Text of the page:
West Malling

From Wikishire
Jump to: navigation, search
West Malling
St leonards tower.jpg
St. Leonard's Tower, West Malling
Grid reference: TQ685575
Location: 51°17’30"N, 0°24’55"E
Post town: West Malling
Postcode: ME
Dialling code: 01732
Local Government
Council: Tonbridge and Malling
Tonbridge and Malling

West Malling (historically Town Malling) is a village and a historic market town in Kent, with a population of approx. 3,000 - 5,000.


West Malling contains many historic buildings, including St Leonard's Tower, a Norman keep, which was built by Bishop Gundulf c.1080. He also built the White Tower of the Tower of London, the castles of Rochester and Colchester, the Priory and Cathedral of Rochester. In c.1090 Gundulf founded St Mary's Abbey in West Malling for Benedictine nuns.

This historic site contains significant buildings from the Norman, mediæval, Tudor and Georgian eras. There is also a Grade II* Listed 1966 Abbey Church which is used by the Anglican Benedictine nuns who have made Malling Abbey their home since 1916.

Other buildings of interest in West Malling include the Prior's House, once a residence for those with leprosy; Ford House, over 600 years old; a mainly Georgian High Street; the Swan Hotel,[1] an 18th-century coaching inn (Grade II listed), and Went House, built c.1720 and noted for its elegant brickwork.

Manor Park Country Park is just to the south of the town close to St Leonard's Tower and Douce's Manor, whose grounds the park once comprised.

Kings Hill

This new parish is a mixed residential housing estate and commercial development formed from parts of West Malling, Mereworth, East Malling and Wateringbury. The 2004 Wealth of the Nation report lists Kings Hill as having the highest average income and the highest proportion of households earning greater than £100,000 a year in Great Britain.


West Malling is next to the A20 main road between London and the coastal ferry ports of Folkestone and Dover, so it has become a popular commuter town. It is about a mile from Junction 4 of the M20 motorway, and from Junction 2 of the M26 motorway which leads on to the M25. In 2007, road access was provided from the West Malling bypass, taking commuter traffic away from the High Street.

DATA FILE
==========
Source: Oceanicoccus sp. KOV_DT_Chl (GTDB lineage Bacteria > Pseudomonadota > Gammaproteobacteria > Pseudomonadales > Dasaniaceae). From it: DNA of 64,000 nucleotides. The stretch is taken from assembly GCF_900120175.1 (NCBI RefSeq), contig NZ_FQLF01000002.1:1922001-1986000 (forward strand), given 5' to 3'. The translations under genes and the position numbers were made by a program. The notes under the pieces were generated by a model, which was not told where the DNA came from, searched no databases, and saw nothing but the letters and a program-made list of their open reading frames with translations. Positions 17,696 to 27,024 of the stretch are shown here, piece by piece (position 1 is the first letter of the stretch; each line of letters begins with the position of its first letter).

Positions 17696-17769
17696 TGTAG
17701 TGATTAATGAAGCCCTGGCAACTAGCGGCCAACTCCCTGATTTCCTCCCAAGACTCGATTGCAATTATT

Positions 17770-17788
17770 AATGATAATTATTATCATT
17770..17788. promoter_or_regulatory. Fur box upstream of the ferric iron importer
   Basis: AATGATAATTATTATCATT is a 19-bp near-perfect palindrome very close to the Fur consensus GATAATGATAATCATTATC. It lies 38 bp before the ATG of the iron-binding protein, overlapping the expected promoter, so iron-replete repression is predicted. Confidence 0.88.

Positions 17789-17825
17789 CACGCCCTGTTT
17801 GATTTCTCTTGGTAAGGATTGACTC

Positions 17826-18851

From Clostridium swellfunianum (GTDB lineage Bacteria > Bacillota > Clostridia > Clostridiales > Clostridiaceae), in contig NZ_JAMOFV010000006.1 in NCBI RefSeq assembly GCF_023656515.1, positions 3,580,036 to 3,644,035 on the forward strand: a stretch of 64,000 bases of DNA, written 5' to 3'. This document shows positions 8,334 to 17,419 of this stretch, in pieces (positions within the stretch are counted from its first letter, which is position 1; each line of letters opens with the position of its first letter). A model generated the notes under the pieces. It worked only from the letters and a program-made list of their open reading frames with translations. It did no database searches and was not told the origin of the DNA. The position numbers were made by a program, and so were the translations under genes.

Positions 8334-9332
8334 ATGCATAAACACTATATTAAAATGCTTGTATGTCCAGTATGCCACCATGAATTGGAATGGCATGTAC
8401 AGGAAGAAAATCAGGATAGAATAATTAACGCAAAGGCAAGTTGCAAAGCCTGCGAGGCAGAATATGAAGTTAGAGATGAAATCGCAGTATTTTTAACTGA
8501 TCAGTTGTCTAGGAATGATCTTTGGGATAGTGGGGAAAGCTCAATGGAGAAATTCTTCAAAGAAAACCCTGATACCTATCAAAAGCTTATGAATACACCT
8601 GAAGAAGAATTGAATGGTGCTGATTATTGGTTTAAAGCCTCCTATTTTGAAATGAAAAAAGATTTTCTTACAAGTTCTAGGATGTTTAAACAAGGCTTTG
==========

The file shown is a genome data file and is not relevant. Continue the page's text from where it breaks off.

In the 1930s, Maidstone Airport was established two miles from the town, at Kings Hill. During the Second World War, RAF fighters were based at the then-named RAF West Malling, and several US Navy squadrons were based there during the 1960s. After closure as an operational air station in 1967, several commercial air-based activities moved onto the site, and a number of popular airshows took place - the last being in 1987. By this time work had started to convert the area to non-flying use, developing into the new parish of Kings Hill.

West Malling station on the outskirts of the town provides a regular service to Victoria and to Maidstone and Ashford. With the recent development of Kings Hill, the station was renamed West Malling for Kings Hill


West Malling is reputed to be the site of the first recorded cricket match in Kent. The ground, off Norman Road, was once the home of inter-county cricket in Kent, and it is known that in 1705, "West of Kent" played Chatham at Malling.

It is said locally that Charles Dickens was inspired by local grounds in describing the cricket match between All Muggleton and Dingley Dell in Pickwick Papers, amalgamating the grounds at West Malling and Maidstone. There is a resemblance to West Malling in the original illustration of the match. Others have it that Dickens was a regular visitor to Dingley Hall in the village of Dingley, Northamptonshire, where he would have encountered an annual cricket match against a team formed of men with the name Muggleton, from the next village of Wilbaston. (There is a Dingley Dell just south of that village, steep and wooded.) Dickens was however a Kentishman and his descriptions may be local colour as held hereabouts.

Outside links


  1. The Swan Hotel, West Malling - British Listed Buildings